Head Qrs. Co. “A” 129th Ills. Vol. Infty.
Nashville, Tenn., Sept. 24th 1863
My Dear Wife
Yours of the 18th & 19th came to hand to-day.1 I am truly happy to hear that you & Frankie enjoy such good health. I wrote a long letter to you night before last, but forgot to tell you to draw on Remick whenever you are in need of money.2 There is at least $30 in his hands & should be $60 or $70. I will inform you of the Amount as soon as I learn. Should it fall short of your necessities, write to me; I have made arrangements here to borrow if I need it.
I cannot write a very long letter to-night, as I leave in charge of train at 3 P.M. in the morning [sic]. My health is very good.
I did not mean to be impertinent in my question about your winning a silk dress & sincerely beg your pardon for any offence I may have given.3 I will give you an explanation of the other bet. I may & doubtless was indiscreet, but it was not intentional, I assure you. While at Richland Station [in the spring] in a conversation one day with Lieut. Smith & Capt. Hoskins, they both insisted that you might regret your visit South, & offered to bet on it.4 I took the bet, & when they raised the question some time ago, I assured them that they had lost & they paid up. My assurance was based upon your letter admitting that you had lost the dress. That was all. I cannot say whether I was glad or sorry. I should, for my own part, have been happy had I lost the bets; but, knowing your fears, I should have dreaded even the consummation of so happy an event. It is all well, however.
I am unable to tell yet what our lot will be, whether to remain here or move forward. There is a Brigade forming to go to the front, sometimes we are included & then again left out.5 We shall know probably on my return.
My Photographs will be done when I return, & I will forward them. I should have been very happy to have made the visit to the old homestead with you. Those old places are very dear to memory. I could tell you of many things were I there that are indelibly impressed upon my memory, besides the association would assist me to recall much that I have doubtless forgotten. The meadows are all drained but they must have filled up if it has overflowed. I am sorry that Gustie [Pague] has not been more fortunate; I would like to see him prospering.6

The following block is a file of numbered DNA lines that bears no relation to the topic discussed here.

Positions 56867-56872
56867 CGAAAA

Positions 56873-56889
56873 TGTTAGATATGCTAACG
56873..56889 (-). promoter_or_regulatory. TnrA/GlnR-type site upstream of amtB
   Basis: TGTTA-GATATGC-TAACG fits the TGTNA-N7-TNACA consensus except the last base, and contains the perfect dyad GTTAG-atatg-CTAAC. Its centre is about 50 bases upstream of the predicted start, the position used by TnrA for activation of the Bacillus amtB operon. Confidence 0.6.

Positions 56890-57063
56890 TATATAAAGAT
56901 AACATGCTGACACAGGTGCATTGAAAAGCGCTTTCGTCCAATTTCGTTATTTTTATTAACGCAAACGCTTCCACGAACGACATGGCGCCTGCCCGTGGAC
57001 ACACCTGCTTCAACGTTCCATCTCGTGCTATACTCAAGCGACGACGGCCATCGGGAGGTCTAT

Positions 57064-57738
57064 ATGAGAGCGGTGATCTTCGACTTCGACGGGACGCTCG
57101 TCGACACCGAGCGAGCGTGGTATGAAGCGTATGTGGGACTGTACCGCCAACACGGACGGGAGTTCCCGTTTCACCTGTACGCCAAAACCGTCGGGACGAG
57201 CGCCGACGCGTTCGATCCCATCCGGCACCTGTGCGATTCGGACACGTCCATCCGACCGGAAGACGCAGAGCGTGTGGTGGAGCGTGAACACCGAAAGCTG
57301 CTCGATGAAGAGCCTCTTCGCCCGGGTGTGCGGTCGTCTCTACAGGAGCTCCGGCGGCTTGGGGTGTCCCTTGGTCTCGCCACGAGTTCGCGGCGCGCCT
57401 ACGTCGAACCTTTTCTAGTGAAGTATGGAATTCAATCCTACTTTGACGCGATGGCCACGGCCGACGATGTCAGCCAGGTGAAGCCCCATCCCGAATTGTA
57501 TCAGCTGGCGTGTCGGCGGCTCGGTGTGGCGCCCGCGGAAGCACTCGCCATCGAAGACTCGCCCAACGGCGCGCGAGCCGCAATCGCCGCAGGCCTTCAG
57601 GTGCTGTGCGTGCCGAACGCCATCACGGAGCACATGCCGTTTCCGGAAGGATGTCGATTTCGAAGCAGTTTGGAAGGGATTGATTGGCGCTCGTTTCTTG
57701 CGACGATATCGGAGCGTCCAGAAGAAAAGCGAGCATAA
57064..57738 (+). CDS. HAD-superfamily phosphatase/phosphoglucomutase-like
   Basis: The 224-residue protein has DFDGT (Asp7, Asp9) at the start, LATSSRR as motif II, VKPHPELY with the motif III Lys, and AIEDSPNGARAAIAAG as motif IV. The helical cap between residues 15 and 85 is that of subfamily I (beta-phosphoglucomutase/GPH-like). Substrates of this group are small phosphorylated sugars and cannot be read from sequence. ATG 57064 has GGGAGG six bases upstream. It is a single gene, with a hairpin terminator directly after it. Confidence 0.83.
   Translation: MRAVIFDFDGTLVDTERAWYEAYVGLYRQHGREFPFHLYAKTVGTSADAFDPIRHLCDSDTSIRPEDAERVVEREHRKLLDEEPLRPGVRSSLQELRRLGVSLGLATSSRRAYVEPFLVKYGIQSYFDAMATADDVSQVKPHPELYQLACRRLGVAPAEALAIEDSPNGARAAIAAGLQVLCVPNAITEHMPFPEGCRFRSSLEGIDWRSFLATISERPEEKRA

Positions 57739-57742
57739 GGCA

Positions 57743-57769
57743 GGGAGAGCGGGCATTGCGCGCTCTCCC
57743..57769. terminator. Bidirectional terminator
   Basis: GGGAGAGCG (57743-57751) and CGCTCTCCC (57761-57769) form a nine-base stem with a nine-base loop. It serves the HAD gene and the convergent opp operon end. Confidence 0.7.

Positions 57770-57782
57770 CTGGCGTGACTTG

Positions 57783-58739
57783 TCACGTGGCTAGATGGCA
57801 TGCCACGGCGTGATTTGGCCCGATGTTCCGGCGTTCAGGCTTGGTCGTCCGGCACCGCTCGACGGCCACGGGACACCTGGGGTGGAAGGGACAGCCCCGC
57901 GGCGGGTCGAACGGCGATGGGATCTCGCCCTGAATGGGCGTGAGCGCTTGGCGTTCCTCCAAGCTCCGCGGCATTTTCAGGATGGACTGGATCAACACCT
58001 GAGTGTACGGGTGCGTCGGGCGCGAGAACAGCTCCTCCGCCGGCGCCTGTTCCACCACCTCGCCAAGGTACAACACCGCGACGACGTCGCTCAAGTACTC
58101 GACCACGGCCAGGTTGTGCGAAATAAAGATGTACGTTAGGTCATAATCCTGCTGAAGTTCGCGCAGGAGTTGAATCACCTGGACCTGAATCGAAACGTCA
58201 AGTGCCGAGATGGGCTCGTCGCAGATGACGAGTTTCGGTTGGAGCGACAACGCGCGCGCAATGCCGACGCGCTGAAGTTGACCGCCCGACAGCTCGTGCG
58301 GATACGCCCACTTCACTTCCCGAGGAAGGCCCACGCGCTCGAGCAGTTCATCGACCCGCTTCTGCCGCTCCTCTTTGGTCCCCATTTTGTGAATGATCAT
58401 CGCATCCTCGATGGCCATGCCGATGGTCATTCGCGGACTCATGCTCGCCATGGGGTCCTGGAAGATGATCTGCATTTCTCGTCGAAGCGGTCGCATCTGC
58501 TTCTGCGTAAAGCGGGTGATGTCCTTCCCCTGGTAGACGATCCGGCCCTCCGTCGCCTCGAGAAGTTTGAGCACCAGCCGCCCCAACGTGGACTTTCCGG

Large numbers of wounded have arrived & are still arriving on the trains from the front. We know nothing definite from the battle yet. Great secrecy is observed for some cause.7 I have not yet been able to learn whether Bro. Johnie was in the battle or not.
I am sorry that Ira & John have gone into the service. I fear the temptations will be too great for them. Why has Wes [Culver] not gone to duty? Is he not able?
I have recd. no news from Pontiac except a short letter from Utley. Maggie, Mary, the babie, & Mother [Murphy] are well. He says considerable about the pleasures of home, but he forgot that a very little effort on his part might have proved very beneficial to us. Let us not judge him harshly, however, & hope that all will yet end well.
But I must close. I hope to have some news for you on my return. If we remain here, I would be happy to have the music, & I think it safe if you will send it. Give my love to all the family. My last letter contained ten dollars, please tell me if you received it. Kiss Frankie for me. Trusting that God will bless & keep you, I remain,
Your Affect. Husband
J. F. Culver
- Mary Culver’s letters of September 18 and 19 are missing from the Culver Collection. [↩]
- In the missing letters, Mary Culver undoubtedly called attention to her need for money. [↩]
- Reference is to the wager the Culvers had made as to the possibility that Mary had become pregnant during her March-June visit. Mary was not with child and had lost the wager. [↩]
- J.F.C.’s bet with Captain Hoskins and Lieutenant Smith concerned the possibility that Mary might be pregnant. [↩]
- General Rosecrans in the fourth week of September determined to withdraw additional troops from the Nashville garrison to guard the vital Nashville & Chattanooga Railroad. Their places would be taken by two regiments of infantry rushed south by rail from Glasgow, Ky. O. R., Ser. I, Vol. XXX, pt. III, p. 839. [↩]
- Mary Culver had visited her husband’s boyhood home in southern Middlesex Township, several miles east of Carlisle, occupied by J.F.C.’s sister and brother-in-law, Mr. and Mrs. Augustus Pague. The house still stands. [↩]
- By September 22 Rosecrans’ Army of the Cumberland had retired into Chattanooga and had taken position with its back against the Tennessee River. Rifle pits were thrown up and artillery emplaced. Bragg’s columns moved up and, occupying Missionary Ridge and Lookout Mountain, partially invested Rosecrans’ army. Confederate cavalry crossed the Tennessee River to attack wagon trains employed to supply Rosecrans’ troops from the advance depot at Stevenson. Cist, Army of the Cumberland, pp. 230-233. [↩]